Monday, 3 June 2013

The Fields Have Turned Blue

Our croft has turned blue.   Something like a third to a half of the croft has bluebells on it and they are now at their best.  Because every single plant is precious we have to tip-toe round them!

 Normally regarded as a woodland species appearing in glades and rides, on Skye they appear in open fields provided there is some deepish soil, areas also favoured by bracken.    Over the last 5 years we have cleared the bracken (and the brambles) by a combination of strimming, chemicals and hand removal.   My fear was that the use of chemicals might also damage the bluebell population but I don't think it has.

To measure the impact, 3 years ago I staked out 2 plots each a square metre in area and have counted the number of flowering spikes in each plot each year since then.    This table shows the results (flowering spikes per sq metre):
                              Plot 1     Plot 2
               2011        106         107
               2012          88           86
               2013        165           94

In terms of croft maintenance we try to replicate hay meadow conditions which was how it was in the1960's (and a past resident remembers clouds of bluebells then).    We use a powered scythe to cut the grass at the end of July down to about a couple of inches (later and shorter where there are orchids) after the bluebells and grasses have set seed.   Up to 2011 we collected up the mowings into hay ricks, but last you we left the mowings where they were (turning them a little) to add a small amount of nutrient back, except for the area around Plot 2 where the cuttings were removed.

Has this made a difference?   Is the significant increase in Plot 1 a result of the new regime?    Certainly too early to tell, but the seed germinates really easily, if it does not dry out.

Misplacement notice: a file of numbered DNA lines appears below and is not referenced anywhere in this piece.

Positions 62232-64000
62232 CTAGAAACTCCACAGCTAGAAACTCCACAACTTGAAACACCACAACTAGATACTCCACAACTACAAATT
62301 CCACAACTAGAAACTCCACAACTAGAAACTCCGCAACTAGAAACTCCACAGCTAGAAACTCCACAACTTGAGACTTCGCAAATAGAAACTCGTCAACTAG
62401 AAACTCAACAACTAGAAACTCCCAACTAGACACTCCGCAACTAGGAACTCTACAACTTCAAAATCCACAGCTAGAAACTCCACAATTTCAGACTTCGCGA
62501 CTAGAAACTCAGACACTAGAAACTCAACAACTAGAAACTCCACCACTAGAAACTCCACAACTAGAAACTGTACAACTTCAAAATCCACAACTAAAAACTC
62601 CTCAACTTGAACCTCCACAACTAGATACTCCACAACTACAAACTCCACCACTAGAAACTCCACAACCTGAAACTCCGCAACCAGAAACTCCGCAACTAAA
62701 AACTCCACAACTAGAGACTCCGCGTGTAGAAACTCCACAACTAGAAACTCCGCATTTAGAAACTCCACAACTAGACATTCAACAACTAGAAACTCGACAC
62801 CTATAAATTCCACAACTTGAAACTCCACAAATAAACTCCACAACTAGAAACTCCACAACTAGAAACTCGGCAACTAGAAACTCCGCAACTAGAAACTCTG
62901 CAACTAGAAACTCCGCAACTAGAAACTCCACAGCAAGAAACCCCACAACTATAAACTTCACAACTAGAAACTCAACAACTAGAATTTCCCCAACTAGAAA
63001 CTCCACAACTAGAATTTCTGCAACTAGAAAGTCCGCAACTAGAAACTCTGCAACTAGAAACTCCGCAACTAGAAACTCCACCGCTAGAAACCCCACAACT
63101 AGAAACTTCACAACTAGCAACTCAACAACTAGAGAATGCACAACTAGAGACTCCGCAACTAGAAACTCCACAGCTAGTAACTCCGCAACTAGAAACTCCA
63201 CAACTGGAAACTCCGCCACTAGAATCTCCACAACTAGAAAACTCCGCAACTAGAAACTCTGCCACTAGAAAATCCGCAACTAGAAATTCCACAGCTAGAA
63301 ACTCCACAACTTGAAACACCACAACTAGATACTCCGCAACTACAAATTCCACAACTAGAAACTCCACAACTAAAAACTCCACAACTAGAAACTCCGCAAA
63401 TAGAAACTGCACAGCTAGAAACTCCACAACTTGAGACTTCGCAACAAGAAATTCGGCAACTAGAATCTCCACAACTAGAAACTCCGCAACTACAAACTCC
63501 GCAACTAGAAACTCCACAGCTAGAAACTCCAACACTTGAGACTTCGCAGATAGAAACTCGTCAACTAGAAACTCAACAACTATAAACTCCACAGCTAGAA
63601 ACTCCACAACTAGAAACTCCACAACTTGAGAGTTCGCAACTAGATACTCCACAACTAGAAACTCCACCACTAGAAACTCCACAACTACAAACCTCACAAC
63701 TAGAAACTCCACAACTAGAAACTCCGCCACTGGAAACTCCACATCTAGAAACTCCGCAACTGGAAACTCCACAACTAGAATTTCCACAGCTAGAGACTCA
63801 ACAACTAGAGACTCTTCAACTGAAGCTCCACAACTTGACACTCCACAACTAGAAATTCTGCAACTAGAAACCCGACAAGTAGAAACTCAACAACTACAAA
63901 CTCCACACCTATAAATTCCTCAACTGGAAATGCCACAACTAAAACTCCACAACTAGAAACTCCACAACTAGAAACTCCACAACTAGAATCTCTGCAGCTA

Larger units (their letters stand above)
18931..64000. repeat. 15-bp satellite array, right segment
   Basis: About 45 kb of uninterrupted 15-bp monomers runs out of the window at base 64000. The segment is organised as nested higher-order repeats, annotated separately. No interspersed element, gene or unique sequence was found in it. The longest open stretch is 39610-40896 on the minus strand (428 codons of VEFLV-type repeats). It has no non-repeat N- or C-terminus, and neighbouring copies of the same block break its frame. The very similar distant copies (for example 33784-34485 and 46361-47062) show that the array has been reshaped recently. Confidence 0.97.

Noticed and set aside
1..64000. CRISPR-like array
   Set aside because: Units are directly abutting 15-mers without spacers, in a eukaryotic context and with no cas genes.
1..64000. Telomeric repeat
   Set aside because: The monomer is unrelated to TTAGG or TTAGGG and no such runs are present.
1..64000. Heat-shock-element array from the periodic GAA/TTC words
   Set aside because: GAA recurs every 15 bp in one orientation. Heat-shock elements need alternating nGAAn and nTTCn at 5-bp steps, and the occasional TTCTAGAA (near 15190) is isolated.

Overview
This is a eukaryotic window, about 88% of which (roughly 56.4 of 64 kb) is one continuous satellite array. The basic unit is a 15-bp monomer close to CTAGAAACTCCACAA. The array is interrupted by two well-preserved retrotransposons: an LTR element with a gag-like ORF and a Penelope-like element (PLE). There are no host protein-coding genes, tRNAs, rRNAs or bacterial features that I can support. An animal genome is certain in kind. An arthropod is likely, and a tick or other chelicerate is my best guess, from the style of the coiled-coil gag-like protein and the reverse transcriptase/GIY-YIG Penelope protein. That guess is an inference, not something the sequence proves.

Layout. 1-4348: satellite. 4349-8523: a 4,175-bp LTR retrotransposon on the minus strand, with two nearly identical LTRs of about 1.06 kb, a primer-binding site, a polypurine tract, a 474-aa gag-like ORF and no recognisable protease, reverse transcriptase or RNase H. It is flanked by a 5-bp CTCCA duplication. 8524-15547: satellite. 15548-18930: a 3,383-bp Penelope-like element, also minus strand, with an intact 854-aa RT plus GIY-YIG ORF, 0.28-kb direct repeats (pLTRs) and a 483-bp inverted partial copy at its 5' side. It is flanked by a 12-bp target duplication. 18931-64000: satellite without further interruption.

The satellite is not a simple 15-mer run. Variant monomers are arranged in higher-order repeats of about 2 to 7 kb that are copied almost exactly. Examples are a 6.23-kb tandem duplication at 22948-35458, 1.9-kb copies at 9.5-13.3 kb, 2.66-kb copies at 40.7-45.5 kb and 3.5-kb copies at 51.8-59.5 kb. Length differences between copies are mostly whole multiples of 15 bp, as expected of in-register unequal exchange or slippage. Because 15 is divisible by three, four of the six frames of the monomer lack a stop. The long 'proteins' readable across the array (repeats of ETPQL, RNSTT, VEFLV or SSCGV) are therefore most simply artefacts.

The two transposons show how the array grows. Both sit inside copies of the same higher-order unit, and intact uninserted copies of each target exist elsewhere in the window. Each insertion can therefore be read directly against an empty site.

Also in flower at the moment is lousewort, marsh marigold, cuckoo flower, heath milkwort, marsh and dog violets and there are quite a number of common carder bees and white-tailed bumblebees, but only the former seem to pollinate bluebells.

In amongst the bluebells are 3 albino plants, a ratio I calculate of 200,000:1!

We have seen no otters recently.   Gill and Steve at the other end of the village have had a few sightings, one of which last week they thought was a male.  There are a few spraints around.

At the northernmost point of the croft lies a really interesting holt..   Under a rocky bluff  is a holt entrance at the shore, and another entrance at the croft side of the bluff.   There must be a cavernous passage from one to the other.   I have had an infrared trail camera on this for a few days and got pictures of an otter using the holt on 3 days between the hours of 22.00 and 04.00, loosely 'nightime' , remembering that it stays light up almost to midnight at this time of year.

1 comment:

  1. Just a quick note to say that at about 8.30am yesterday, 5th June, Steve saw two (possibly three, hard to be sure) otters swimming fast past us and heading for Dunan (south east from here).